Nick arrived on the night train and by 0930 we were off on a hike with our Hmong guide, Chi. Hong, the hotel owner, and I had organised this some weeks before but once there, I asked if we could avoid the usual tourist trails and head off elsewhere. Chi was happy to do what we wanted and, although she only came up to just above Ed and Peter's waists (and carried our picnic) she had her route planned. We had the most fantastic day! Firstly, apologies to fellow tourists but....., not another tourist in sight. Secondly, amazing views, footpaths, through settlements and paddy fields - I felt we had just scratched the surface a tiny bit to see what life was here in the valley and mountains. Women walking past us (often catching us up and overtaking us, and carrying heavy loads) on their way to or from market, another village or house. Some greeted us with a smile and others just nodded. Chi has excellent English - learnt from working in her aunt's shop in Sapa and then from tourists. She can't read or write but has a mobile phone so clearly has mastered numbers. She has such a great sense of humour and an openness about her which we just loved. She wanted to answer our questions - anything we asked - and yet uninterested in our lives. She did like knowing that we were all one family and Brad the b/f, that we were living in Hanoi and our kids in Australia or "left behind" but beyond that we talked about the Hmong, the valley, life, things that affected us all. This photo of Chi was taken whilst she was telling us how she got married, against her wishes. We later heard from Hong that actually her husband is a very nice man and he lets her carrying on being a guide and he does work at home which traditionally would be a woman's role and they are a very unusual Hmong couple. She explained that people can intermarry between tribes but if you do, then you no longer are a member of your tribe, you just "become Vietnamese" and there was no shame in that either.
Like virtually everyone we saw on our walk and most of the tribes people in Sapa, she wore the traditional Hmong clothing. They wear very dark blue clothing, dyed from indigo and she picked some for me as we walked along, got some water from a puddle and we crushed the leaves in my hand. Over a minute or two, the dye began to appear and it took some days before I managed to scrub it all off. The women wear long, baggy shorts and a long sleeved jacket with embroidered sleeves, a tabard, belt, gaiters made out of what felt like velvet and the garters were a length of embroidered tape. Chi had wonderful huge hooped earrings and a silver semi circular necklace attached, from either end, lots of silver chains. Like her fellow Hmong, she had long hair, worn on her head and kept in place with several combs - one large one in particular.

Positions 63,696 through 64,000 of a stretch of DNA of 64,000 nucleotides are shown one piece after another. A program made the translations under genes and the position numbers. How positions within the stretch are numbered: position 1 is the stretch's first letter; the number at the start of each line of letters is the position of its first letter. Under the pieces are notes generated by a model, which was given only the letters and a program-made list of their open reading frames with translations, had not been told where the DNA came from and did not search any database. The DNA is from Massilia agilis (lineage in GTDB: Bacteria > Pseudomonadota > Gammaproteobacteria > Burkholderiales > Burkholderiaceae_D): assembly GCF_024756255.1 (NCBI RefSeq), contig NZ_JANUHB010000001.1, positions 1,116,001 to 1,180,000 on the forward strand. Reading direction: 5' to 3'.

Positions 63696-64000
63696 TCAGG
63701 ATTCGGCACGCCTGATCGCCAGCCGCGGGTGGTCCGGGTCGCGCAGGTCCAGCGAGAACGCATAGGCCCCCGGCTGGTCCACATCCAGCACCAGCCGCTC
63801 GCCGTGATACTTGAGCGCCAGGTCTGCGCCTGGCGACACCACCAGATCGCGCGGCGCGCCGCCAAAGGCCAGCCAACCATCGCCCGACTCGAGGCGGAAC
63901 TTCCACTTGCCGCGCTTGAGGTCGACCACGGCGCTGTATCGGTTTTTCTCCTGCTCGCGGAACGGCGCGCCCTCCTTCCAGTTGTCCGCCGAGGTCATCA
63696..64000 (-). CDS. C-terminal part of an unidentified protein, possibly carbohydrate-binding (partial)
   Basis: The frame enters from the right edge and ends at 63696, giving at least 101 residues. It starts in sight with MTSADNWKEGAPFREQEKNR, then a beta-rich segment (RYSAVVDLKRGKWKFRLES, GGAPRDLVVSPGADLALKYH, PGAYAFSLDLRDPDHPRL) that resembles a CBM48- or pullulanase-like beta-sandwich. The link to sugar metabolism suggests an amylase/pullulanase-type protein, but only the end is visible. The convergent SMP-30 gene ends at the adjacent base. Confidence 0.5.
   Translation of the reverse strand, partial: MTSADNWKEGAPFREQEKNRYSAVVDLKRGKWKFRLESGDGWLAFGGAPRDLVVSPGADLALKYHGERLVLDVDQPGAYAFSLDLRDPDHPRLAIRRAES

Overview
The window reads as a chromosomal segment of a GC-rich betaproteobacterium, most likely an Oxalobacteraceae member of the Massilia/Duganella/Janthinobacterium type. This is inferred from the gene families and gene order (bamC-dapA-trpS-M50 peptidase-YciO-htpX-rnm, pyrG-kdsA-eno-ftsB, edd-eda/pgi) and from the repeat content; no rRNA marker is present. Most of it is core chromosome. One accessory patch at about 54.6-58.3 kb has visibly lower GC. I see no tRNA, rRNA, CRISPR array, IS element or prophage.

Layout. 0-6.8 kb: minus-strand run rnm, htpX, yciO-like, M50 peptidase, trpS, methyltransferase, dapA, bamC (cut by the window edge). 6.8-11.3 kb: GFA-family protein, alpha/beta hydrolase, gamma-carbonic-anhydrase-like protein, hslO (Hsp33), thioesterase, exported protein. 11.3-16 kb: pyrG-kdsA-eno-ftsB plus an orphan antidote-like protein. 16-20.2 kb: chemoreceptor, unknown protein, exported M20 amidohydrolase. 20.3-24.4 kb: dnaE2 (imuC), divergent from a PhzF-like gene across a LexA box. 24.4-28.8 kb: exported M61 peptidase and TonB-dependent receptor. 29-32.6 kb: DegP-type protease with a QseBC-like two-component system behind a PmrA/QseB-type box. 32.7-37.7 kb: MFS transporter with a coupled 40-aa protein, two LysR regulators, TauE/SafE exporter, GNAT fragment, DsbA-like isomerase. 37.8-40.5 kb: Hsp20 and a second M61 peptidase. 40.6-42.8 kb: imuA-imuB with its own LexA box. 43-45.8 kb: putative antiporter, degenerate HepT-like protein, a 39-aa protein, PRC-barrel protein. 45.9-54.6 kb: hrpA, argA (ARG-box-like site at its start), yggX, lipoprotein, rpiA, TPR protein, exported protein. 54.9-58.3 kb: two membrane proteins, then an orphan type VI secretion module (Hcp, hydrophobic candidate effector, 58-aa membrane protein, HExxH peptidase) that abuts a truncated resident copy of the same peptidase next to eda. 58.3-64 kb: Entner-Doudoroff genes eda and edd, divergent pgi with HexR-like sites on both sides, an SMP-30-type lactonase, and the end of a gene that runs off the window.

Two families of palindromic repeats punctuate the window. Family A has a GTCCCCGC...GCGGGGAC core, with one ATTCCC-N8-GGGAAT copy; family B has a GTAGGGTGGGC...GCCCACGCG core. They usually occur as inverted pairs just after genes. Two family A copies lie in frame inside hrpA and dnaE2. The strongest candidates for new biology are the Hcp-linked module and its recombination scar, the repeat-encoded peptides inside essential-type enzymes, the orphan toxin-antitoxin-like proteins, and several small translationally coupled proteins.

Two other girls accompanied us for over 2 hours. One was rather surly but the other was delightful, chatty and made me a heart woven out of a bracken leaf. Yes! I knew I would have to buy something from these two girls at the end of the walk but I think they earned it!
It was a hot day, little breeze and the sun kept coming in and out. While we were slapping on the sun cream and covering up, the girls and Chi raised their umbrellas.
When we came to the end of the day, Chi shook hands with everyone else but gave me the biggest hug! I did have to bend double to reciprocate but we had a such a wonderful day and have such respect for Chi and her fellow Hmong for their way of life. Yes, schools have been built down the valley but still children in remote houses aren't educated as they can't get to school. Life is hard by our standards but they have managed to maintain their pride and traditions.
We all took so many photos and I've uploaded quite a few on the blog and have a few more on my laptop if you are interested......Se my next blog for a few photos of mountains, paddy fields and Langfords on Tour..